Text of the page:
It’s been two months since I arrived in Sydney, but regretfully I found that things were different from what Mr. Brusco had described to me in Los Angeles.
When I complained about my wages, accommodations, and lifestyle I was told that everything was in accordance with the contract I signed. I should have read the fine print properly; where it clearly said the costs were to be deducted from my earnings.
I realized that I would hardly be able to save enough money to buy a return ticket home when the contract ended.
I share my living quarters with several other young South American women and many of them hardly speak a few words of English. Our lodging is in Surry Hills, not far from Sydney Central Station where a mixed community lives.
The landlady is somehow related to Mr. Brusco. She keeps an eagle eye on us arranging our communal life and work, and she reports back everything to Mr. Brusco. Since my arrival, we have spent many exhausting hours rehearsing in an old theatre, not far from Central Station and in the vicinity of Chinatown.
That is the only city area I know. I have been told that Sydney is large, beautiful, and modern. We girls are kept under strict discipline. The others, whom I share this life with, whisper that Mr. Brusco is worried that we may desert his dancing group and find a better-paid job in the local entertainment business.
* * *
I went for dinner in Chinatown, the only affordable place I know nearby. At the restaurant, at the next table to mine, was a handsome young man. We chat for a short time and soon we became friends and we sack hands exchanging our names. He was one of the many overseas students enrolled at the University of NSW.
I believe it was our loneliness that drew us together. He missed his family and country as much as I did. Yes, I miss Mum and the twins, even if Mum, in the last year we were together, hardly had any words of love and understanding for me. And what was really my country? Was it the States, where I grew up, or Brazil where my ancestors come from? Since I came to Australia, I have had stronger feelings for Brazil and I dream of returning to settle there one day. Brazil has a brighter life. Brazil is brio. Brazil offers a full intense life with its fabulous cities and beaches. Nowhere else in the world exists another Copacabana, with crowded beaches full of sun and bikini girls. I know I belong to Rio and that’s where I will return one day, and by then, I will be rich.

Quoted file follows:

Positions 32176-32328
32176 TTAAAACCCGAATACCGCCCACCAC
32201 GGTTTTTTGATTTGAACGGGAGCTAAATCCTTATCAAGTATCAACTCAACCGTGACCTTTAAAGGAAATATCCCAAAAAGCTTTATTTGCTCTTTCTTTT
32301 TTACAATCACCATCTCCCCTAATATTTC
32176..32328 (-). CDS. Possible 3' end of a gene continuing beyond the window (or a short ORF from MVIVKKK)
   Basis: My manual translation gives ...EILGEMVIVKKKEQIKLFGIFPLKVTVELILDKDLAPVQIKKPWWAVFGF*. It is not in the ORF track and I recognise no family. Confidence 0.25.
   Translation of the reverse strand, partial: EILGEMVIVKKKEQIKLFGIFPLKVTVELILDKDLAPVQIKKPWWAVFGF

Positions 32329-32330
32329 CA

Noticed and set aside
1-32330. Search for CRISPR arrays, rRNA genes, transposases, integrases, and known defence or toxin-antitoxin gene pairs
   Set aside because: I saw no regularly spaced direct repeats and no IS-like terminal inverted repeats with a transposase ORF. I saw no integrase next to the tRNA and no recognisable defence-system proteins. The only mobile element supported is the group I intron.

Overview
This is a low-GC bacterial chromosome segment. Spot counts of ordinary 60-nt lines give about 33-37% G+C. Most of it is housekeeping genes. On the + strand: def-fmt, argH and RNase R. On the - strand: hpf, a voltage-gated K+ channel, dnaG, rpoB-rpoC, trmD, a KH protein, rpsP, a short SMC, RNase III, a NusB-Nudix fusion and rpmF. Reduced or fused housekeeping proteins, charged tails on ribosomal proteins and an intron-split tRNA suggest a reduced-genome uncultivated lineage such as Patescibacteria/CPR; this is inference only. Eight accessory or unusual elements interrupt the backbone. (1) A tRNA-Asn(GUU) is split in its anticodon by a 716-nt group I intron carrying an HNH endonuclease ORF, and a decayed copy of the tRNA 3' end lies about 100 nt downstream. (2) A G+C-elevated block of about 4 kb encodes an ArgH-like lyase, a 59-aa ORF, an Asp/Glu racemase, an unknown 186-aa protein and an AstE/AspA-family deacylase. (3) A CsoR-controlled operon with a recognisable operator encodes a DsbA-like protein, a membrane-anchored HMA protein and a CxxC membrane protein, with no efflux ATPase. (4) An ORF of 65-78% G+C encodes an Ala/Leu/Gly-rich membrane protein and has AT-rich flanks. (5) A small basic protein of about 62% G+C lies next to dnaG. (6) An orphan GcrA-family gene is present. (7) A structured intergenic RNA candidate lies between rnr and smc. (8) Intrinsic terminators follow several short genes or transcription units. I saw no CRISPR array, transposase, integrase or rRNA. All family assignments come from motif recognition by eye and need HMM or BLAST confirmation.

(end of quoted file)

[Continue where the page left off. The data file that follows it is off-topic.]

* * *
I met him again at the same restaurant in Chinatown. He has one of those impossible Asian names which I will never learn to pronounce, so I asked him for his western name.
‘You are not the only one with the problem. Call me Lee.’
‘Did I tell you before that I’m a Brazilian?’
‘I thought you were a Brazilian. You have an exuberant look and such a complexion. Are you a model?’
‘That has always been my dream. I came to Australia as a dancer. We are rehearsing. Soon we will be ready to present to the public the new season of Latin-American Dances.’
‘If I’m still in Australia when the season opens, I’ll come and see you. My thesis is due in a month’s time. I’ll then return to Indonesia soon after to work with my father who owns a chain of supermarkets.’
‘At least you don’t need to worry about your future. I don’t know what tomorrow has in store for me. My employer made me sign a contract that bonded me to his company as a slave. He pays me only a quarter of the money we stipulated. The rest he says are part of the costs which I have to pay back.’
‘I can give you some advice. He arbitrarily does it. The laws of this country show it clearly. Tell him that you have consulted your lawyer. He has broken his contractual obligations to you as an employer and he would be bound to pay any legal costs involved and the back money owed since the first day he met you.’